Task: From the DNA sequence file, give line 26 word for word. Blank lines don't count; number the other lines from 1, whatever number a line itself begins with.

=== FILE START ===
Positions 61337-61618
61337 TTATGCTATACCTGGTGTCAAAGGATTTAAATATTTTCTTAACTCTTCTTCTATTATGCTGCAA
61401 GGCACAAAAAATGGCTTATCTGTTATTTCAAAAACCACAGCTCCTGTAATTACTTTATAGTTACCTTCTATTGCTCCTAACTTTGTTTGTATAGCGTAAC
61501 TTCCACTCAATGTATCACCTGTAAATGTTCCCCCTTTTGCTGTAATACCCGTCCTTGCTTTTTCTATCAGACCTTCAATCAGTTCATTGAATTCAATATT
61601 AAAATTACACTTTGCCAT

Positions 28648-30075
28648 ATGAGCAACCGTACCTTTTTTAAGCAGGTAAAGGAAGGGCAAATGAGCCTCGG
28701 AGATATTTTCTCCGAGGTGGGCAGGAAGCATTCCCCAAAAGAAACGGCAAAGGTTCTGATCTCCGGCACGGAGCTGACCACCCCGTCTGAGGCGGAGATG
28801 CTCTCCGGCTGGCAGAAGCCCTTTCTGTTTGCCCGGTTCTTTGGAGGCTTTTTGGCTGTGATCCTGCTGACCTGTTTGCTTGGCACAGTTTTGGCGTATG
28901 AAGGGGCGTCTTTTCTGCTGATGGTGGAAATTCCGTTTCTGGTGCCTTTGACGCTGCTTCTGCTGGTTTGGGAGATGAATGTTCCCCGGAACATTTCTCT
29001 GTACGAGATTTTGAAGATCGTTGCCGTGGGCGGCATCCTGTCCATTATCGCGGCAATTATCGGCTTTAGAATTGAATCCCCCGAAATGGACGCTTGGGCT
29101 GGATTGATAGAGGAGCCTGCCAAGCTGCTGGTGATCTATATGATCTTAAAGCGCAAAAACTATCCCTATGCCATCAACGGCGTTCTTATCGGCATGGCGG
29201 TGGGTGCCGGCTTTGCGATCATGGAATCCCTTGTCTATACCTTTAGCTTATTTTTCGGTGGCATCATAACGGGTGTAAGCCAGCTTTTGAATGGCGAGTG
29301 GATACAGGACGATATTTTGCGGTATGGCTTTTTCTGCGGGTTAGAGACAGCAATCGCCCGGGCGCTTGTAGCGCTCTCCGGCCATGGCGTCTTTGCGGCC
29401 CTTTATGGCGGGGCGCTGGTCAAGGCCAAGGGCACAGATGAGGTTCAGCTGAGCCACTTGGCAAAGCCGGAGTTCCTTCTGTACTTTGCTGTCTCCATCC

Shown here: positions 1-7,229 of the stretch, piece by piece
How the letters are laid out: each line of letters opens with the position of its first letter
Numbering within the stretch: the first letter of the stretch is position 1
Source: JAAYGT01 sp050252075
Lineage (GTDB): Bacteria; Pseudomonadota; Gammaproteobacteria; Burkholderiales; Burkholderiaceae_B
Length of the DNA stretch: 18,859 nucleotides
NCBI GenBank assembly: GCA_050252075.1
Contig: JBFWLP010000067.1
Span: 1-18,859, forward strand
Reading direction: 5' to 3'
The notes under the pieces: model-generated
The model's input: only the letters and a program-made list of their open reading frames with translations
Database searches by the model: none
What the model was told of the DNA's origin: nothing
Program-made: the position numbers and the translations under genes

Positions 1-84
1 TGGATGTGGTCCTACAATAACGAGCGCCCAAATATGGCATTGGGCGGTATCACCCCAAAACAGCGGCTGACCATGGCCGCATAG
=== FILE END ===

The notes under the pieces: model-generated